Friday, 9 September 2011

Bully Boy Bailiffs

Several readers have contacted me about those new-fangled ‘eviction specialists’ and shared some of their unpleasant experiences.

By now we know that there will be no more social housing, a situation which imprisons tenants in a familiar private sector housing hell where landlords/wardens view their investment as a fiefdom or a precious heirloom, and never as a home (more importantly someone else’s home.)

Solicitors are amongst the ultimate professionals, aren’t they? They study for years incurring debt to learn the complex nature of the law and how to apply it. All that knowledge explains why they charge so much money. When dealing with legal matters, many landlords deeply resent handing over money for anything, let alone something that costs because experts train for years to protect themselves and the people hiring them.

That’s why landlords are sometimes stung after downloading and using poorly worded, dodgy documents, or worse don’t provide an agreement at all. More worryingly when confronted with problems (and there will always be problems) they are increasingly reaching for the nearest firm of eviction specialists, also known as bully boys, to harass and terrify tenants into leaving or ‘behaving’ themselves.

Ads for these gentlemen are appearing all over the place. Some are honest solicitors specialising in property services and ‘eviction specialist’ is a poorly chosen, attention-seeking term for what they do.

Others are bullies. They are largely unregulated, and offer to get rid of tenants ‘efficiently’ and ‘fast’.

One reader told me of an informal meeting with one such company. She was a newly graduated lawyer, and along with the legion of recently qualified lawyers she was unemployed. During her brief chat with the firm, which was operating at the blunt and confrontational end of the industry, she was left feeling quite disturbed: they mocked tenants, openly despised them actually and even seemed to get their thrills from intimidating people instead of using formal, appropriate legal channels.

Considering that many landlords operate on the assumption that tenants should just jump out of the property when (let’s hope metaphorically) they are shoved, and that renters genuinely have very few rights at all (apart from the right to be given notice and the subsequent legal process) this is a disturbing development. Seriously, owners can get practically get rid of tenants by saying three times: I evict you, I evict you, I evict you.

I predict a problem. I think it’s going, to get out of hand. In the near future, a tenant eviction specialist/ex-bouncer (they are often ex-bouncers) will go too far, revert to violent type and injure a tenant or worse while ‘persuading’ them to leave.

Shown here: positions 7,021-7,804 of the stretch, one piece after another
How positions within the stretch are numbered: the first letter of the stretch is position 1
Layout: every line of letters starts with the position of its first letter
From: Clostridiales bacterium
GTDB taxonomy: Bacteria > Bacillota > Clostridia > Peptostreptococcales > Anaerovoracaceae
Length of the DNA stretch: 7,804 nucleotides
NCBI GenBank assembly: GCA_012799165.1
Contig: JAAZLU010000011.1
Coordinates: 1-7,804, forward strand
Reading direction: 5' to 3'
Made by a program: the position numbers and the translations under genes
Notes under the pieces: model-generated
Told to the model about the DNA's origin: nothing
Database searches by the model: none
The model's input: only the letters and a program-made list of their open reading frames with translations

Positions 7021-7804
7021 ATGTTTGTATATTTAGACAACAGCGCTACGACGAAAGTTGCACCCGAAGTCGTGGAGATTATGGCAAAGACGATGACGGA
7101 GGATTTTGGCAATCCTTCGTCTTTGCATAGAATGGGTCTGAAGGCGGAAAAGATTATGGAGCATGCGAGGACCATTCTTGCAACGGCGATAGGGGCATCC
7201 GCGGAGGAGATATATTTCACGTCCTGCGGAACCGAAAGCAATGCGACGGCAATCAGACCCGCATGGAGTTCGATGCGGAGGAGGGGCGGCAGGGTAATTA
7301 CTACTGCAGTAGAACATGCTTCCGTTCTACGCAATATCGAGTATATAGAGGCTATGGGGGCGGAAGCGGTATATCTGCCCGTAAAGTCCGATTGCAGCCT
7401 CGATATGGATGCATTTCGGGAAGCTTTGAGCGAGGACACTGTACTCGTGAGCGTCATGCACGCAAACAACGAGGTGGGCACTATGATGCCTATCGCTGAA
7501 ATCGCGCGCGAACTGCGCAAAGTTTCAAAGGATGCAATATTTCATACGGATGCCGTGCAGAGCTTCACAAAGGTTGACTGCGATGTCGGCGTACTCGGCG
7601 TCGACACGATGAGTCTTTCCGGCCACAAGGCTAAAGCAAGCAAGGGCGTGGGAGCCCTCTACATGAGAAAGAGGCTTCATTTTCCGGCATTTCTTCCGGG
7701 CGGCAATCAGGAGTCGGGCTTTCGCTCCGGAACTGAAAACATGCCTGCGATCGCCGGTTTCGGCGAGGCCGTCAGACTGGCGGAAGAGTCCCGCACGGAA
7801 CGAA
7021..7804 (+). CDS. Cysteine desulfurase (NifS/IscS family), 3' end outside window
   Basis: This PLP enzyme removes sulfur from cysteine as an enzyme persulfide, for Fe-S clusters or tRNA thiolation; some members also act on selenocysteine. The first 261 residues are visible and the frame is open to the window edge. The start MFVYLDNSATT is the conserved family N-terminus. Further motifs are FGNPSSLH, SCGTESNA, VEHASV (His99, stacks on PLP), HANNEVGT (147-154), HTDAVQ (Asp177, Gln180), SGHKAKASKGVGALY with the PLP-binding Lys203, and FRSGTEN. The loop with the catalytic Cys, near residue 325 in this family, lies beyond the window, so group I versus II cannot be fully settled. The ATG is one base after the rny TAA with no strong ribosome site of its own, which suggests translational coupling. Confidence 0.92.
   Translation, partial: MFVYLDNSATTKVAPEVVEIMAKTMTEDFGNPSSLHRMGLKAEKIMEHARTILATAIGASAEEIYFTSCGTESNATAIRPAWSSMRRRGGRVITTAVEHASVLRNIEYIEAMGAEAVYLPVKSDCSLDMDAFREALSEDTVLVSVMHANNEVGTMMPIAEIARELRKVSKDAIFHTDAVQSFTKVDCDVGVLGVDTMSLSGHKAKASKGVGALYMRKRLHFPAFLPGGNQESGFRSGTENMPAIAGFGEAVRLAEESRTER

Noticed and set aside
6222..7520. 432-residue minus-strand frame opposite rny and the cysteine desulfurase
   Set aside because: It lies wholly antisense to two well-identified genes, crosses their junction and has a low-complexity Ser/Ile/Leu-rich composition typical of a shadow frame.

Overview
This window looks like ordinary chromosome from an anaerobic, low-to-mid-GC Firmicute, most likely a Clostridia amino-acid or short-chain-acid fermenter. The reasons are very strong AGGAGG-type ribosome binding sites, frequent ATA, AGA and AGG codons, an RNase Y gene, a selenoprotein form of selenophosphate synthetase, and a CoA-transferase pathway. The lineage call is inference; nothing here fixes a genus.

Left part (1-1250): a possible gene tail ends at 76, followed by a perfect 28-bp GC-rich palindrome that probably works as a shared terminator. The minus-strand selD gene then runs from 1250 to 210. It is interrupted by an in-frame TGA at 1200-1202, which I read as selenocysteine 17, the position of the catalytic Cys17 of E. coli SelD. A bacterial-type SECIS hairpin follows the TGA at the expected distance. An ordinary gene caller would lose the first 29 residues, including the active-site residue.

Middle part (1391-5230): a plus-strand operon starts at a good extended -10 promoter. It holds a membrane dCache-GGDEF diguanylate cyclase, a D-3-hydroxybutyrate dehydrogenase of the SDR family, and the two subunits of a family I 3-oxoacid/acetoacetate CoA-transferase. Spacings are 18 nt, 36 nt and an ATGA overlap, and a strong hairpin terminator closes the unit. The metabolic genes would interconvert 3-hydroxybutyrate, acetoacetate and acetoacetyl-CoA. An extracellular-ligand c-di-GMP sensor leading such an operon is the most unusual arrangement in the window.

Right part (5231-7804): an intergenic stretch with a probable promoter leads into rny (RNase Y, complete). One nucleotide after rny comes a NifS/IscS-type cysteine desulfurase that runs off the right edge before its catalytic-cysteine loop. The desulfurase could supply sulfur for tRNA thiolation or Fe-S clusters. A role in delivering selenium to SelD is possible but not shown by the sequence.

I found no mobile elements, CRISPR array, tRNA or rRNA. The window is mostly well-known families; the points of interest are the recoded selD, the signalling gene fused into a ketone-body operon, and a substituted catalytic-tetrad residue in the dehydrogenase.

Some operators are legitimate, but you have to wonder why landlords need a gang of hired hoodlums, as opposed to using the well-established legal process, as happened to one reader, recently. Are they cheaper? Do landlords get their kicks from hanging around with rough bad boys?

Stopping this will involve strict formal regulation of a growing, emerging industry. And what are the chances of that happening?


Anonymous said...

I'll start by saying I wholeheartedly do not agree with 'bully boy' tactics to evict tenants and respect their rights.
But from a landlords point of view, can you see how it is fair that a tenant can remain in a property for 3-5 months without paying rent while a landlord goes down the correct route...during which losing the rent and racking up extremely large solicitor costs and any damages that are caused?
I want to sympathise with tenants but should a landlord have to risk losing their OWN home whilst their rented property gets abused?
It works both ways.
I'm interested to hear your thoughts.

RenterGirl said...

Hello Anon (I think I know who you are BTW...) Landlords cannot expect a guaranteed income, no matter what. Theirs is a business. They should have insurance for voids etc. And let's emphasise again: there is no excuse for intimidation.

Dazzla said...

"should a landlord have to risk losing their OWN home whilst their rented property gets abused? "

If you regard it as your OWN [sic] home, you shouldn't be renting it out.

Anonymous said...

Im calling troll on Dazzla, no one can be this stupid.

RenterGirl said...

Not a troll. Just wise. Landlords give up 'their''ownership' when they rent out a property. it is no longer their home. That's what tenants pay for.